The Pharmacology of Human Appetite Expression
The discovery of the adiposity signal leptin a decade ago revolutionised our understanding of the hypothalamic mechanisms underpinning the central control of ingestive behaviour. Subsequently, the structure and function of various hypothalamic peptide systems (Neuropeptide Y (NPY), Orexins, Melanocortins, Cocaine and Amphetamine Regulating Transcript (CART), Galanin / Galanin Like Peptides (GALP) and endocannabinoids) have been characterised in detail in rodent models. The therapeutic benefit of targeting these systems remains to be discovered. More is becoming known about the pharmacological potential of peripheral, meal-induced, episodic endogenous peptides. Hormones such as Cholecystokinin (CCK), Gastrin Releasing Peptides (GRP), Glucagon- Like Peptide 1 (GLP-1) Enterostatin, Amylin, Peptide YY (PYY) and Ghrelin are released prior to, during and / or after a meal, controlling intake and subjective feelings of appetite (hunger and satiety). In addition, there is an expanding body of literature detailing the effects of a wide variety of drugs on human appetite and food intake. Some of these drugs act upon CNS monoamine systems such as Serotonin (5-HT), Dopamine (DA) and Noradrenaline (NA), have long been implicated in appetite regulation. Detailed examination of both the effect of agonising endogenous gut peptide systems and the effect of various monoaminergic drugs on the expression of human appetite can provide a greater understanding of mechanisms underpinning normal appetite regulation. However, such an understanding must be based on knowledge of the effect of the treatment on meal size, eating rate, meal pattern, food choice and the subjective experience of appetite flux (hunger and satiety), and not just food intake.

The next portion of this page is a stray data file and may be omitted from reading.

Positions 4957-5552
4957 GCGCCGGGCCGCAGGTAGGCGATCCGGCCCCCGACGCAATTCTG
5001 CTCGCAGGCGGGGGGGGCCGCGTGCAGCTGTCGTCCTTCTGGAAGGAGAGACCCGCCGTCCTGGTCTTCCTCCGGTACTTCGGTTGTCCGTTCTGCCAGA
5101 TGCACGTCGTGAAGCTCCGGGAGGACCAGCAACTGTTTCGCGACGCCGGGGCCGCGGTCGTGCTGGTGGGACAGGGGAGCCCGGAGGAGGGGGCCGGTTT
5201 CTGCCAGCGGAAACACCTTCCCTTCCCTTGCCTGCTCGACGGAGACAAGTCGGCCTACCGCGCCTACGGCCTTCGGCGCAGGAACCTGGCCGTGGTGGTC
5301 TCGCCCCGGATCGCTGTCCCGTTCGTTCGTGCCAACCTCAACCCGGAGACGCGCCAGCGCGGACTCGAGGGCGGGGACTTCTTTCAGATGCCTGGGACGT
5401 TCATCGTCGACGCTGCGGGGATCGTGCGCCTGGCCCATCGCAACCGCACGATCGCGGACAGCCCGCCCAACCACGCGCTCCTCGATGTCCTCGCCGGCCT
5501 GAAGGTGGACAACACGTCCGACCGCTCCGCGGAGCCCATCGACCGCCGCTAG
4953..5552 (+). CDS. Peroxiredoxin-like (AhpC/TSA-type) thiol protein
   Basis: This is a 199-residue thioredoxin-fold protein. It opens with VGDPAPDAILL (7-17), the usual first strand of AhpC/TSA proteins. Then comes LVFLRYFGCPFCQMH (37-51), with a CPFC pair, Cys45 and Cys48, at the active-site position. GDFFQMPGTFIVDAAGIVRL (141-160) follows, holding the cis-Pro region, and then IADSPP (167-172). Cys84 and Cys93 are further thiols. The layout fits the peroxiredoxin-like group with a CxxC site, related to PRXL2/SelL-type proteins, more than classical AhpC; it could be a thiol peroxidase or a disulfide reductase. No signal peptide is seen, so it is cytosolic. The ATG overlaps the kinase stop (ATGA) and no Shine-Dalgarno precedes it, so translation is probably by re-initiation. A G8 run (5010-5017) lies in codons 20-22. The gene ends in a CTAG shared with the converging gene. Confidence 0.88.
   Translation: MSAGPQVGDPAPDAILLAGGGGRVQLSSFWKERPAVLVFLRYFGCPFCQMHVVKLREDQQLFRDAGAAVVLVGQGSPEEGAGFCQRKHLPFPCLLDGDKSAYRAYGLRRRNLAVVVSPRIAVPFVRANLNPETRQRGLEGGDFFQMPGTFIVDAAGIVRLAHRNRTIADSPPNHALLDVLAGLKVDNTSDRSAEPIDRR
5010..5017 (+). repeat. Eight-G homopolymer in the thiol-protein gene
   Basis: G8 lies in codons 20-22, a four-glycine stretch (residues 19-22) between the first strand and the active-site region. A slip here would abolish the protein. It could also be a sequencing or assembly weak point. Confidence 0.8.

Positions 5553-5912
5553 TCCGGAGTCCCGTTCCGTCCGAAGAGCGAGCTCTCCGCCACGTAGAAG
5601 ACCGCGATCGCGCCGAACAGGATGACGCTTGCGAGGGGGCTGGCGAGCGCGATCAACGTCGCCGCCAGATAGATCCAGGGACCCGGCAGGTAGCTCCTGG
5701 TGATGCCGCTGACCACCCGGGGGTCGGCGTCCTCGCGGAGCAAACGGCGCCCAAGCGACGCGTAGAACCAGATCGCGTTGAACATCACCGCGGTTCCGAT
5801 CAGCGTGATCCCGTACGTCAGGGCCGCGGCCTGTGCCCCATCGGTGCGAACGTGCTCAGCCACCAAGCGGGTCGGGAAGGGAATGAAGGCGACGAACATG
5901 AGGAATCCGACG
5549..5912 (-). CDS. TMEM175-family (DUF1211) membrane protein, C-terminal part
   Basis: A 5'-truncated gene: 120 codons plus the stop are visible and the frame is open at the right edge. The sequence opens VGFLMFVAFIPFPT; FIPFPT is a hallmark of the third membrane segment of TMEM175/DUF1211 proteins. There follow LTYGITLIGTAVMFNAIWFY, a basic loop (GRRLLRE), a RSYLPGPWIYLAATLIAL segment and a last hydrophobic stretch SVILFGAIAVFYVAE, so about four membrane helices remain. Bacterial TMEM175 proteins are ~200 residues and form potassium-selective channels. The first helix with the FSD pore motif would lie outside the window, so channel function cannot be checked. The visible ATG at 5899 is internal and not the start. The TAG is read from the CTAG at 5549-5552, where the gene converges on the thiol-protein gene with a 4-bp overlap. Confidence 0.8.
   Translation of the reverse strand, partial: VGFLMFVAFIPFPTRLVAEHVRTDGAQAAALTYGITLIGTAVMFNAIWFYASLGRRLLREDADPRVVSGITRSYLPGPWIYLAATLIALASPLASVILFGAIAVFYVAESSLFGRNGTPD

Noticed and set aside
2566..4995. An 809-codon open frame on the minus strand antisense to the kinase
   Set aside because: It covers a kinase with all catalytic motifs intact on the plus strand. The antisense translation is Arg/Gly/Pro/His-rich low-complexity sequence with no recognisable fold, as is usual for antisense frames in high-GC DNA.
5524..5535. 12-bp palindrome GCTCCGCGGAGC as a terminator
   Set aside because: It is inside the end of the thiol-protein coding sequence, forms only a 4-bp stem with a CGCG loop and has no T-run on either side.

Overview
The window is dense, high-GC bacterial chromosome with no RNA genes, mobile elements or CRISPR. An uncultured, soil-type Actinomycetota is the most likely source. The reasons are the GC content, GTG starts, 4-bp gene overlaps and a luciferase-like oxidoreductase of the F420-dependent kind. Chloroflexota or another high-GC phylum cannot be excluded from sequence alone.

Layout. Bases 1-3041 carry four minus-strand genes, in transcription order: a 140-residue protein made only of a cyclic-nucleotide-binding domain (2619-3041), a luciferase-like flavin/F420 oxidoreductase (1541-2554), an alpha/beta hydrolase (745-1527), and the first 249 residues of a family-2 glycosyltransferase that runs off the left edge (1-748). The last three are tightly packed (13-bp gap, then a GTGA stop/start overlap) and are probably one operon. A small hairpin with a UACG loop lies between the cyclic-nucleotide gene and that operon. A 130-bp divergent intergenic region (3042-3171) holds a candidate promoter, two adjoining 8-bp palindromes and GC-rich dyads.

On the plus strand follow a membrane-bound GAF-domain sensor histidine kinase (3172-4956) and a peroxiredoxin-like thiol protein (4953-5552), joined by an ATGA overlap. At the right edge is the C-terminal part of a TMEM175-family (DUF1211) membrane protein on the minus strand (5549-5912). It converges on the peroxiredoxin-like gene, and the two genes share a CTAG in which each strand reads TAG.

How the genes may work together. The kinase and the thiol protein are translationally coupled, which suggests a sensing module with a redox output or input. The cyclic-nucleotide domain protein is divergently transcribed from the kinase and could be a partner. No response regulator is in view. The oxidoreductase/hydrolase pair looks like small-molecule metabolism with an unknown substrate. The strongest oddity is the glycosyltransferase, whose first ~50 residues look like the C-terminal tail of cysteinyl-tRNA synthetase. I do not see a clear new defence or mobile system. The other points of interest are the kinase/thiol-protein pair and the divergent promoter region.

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Current Drug Targets aims to cover the latest and most outstanding developments on the medicinal chemistry and pharmacology of molecular drug targets e.g. disease specific proteins, receptors, enzymes, genes. Each issue of the journal will be devoted to a single timely topic, with series of in-depth reviews, written by leaders in the field, covering a range of current topics on drug targets. These issues will be organized and led by a guest editor who is a recognized expert in the overall topic. As the discovery, identification, characterisation and validation of novel human drug targets for drug discovery continues to grow; this journal will be essential reading for all pharmaceutical scientists involved in drug discovery and development.